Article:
The Case for Henry Kissinger and Latin America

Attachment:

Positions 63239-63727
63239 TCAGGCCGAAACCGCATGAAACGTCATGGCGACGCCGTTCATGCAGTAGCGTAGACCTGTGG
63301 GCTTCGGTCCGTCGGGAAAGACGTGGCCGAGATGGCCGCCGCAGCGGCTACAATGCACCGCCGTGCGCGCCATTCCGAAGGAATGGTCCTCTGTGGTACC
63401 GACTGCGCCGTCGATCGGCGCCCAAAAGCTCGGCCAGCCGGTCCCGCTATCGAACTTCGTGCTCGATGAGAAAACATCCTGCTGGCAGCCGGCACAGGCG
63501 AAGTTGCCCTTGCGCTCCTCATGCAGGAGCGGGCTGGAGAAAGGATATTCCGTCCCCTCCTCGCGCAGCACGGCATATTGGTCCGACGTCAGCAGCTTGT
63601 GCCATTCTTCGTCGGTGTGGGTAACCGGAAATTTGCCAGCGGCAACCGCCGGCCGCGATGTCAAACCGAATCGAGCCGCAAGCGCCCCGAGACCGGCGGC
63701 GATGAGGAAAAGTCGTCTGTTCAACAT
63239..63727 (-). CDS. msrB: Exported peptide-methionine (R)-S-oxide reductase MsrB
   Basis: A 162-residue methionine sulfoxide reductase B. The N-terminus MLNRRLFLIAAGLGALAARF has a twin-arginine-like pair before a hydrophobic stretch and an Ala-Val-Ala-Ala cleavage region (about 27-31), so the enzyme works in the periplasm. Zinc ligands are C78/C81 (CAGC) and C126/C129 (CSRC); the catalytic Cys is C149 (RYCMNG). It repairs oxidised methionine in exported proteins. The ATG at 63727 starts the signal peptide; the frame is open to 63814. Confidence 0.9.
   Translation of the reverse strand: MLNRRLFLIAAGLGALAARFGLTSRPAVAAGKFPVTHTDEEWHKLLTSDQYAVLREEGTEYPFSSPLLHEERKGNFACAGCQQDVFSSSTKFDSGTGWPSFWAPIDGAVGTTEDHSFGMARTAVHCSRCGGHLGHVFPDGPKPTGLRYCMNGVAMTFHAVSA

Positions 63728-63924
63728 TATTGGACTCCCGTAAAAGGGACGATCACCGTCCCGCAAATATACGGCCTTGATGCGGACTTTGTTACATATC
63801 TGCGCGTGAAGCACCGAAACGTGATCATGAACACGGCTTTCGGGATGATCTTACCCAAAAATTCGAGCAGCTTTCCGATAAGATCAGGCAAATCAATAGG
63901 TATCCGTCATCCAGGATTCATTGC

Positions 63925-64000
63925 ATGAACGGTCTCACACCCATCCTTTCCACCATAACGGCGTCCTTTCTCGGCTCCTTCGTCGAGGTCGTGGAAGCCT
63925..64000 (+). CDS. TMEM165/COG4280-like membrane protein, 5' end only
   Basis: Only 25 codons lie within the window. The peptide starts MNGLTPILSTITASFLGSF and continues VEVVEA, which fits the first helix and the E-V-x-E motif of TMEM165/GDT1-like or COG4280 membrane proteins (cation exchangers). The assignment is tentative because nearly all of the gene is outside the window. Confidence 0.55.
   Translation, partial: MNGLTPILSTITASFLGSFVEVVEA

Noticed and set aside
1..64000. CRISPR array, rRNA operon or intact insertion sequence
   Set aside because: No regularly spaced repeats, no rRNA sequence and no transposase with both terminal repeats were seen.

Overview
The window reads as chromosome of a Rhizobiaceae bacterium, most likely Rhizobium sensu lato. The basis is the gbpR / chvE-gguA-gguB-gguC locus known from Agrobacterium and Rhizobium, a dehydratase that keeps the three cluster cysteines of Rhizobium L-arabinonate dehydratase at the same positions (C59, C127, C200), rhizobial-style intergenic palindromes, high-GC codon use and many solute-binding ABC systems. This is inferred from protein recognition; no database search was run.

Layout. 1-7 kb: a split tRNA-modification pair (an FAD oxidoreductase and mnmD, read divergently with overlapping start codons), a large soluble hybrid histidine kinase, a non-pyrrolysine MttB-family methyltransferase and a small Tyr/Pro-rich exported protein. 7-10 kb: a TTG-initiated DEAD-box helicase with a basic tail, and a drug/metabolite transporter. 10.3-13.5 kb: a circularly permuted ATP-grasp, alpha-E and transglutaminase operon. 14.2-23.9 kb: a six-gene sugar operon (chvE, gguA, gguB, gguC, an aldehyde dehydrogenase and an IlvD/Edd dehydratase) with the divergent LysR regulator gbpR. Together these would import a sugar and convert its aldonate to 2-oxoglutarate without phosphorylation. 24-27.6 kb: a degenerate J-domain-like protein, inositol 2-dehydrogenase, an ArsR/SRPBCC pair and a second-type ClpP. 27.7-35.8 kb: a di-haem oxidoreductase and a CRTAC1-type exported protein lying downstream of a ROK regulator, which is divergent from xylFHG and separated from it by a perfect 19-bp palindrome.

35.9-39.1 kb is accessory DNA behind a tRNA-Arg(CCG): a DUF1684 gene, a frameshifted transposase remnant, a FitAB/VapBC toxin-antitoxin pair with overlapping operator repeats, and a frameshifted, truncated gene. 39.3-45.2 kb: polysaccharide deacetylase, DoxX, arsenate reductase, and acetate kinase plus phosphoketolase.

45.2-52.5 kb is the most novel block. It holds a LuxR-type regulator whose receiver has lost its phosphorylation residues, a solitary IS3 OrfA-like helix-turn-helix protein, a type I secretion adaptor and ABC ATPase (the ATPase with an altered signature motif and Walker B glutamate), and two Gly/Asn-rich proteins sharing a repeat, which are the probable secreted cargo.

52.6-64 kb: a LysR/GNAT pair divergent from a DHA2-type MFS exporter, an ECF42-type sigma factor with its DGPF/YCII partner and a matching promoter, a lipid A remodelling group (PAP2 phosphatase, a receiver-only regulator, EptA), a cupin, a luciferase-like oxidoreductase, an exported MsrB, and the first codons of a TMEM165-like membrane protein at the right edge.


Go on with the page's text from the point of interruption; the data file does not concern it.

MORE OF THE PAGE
This introductory chapter provides an overview of U.S. policies toward Latin America during Henry Kissinger's career as national security adviser and secretary of state. Henri Kissinger directed inter-American relations between 1969 and 1977. Like his predecessors, Kissinger judged relations with Western Europe, the Soviet Union, and China as strategically more important than relations with Latin America. But Kissinger launched noteworthy initiatives, such as the attempt to normalize relations with Cuba and to transfer the canal to Panama. The Kissinger years were also historically significant for Latin Americans. The 1970s represented the most violent period in the history of post-independence (1825) South America. This book provides a comprehensive investigation of the foreign policies of the Nixon and Ford administrations toward Latin America and Kissinger's central role in formulating and implementing those policies.
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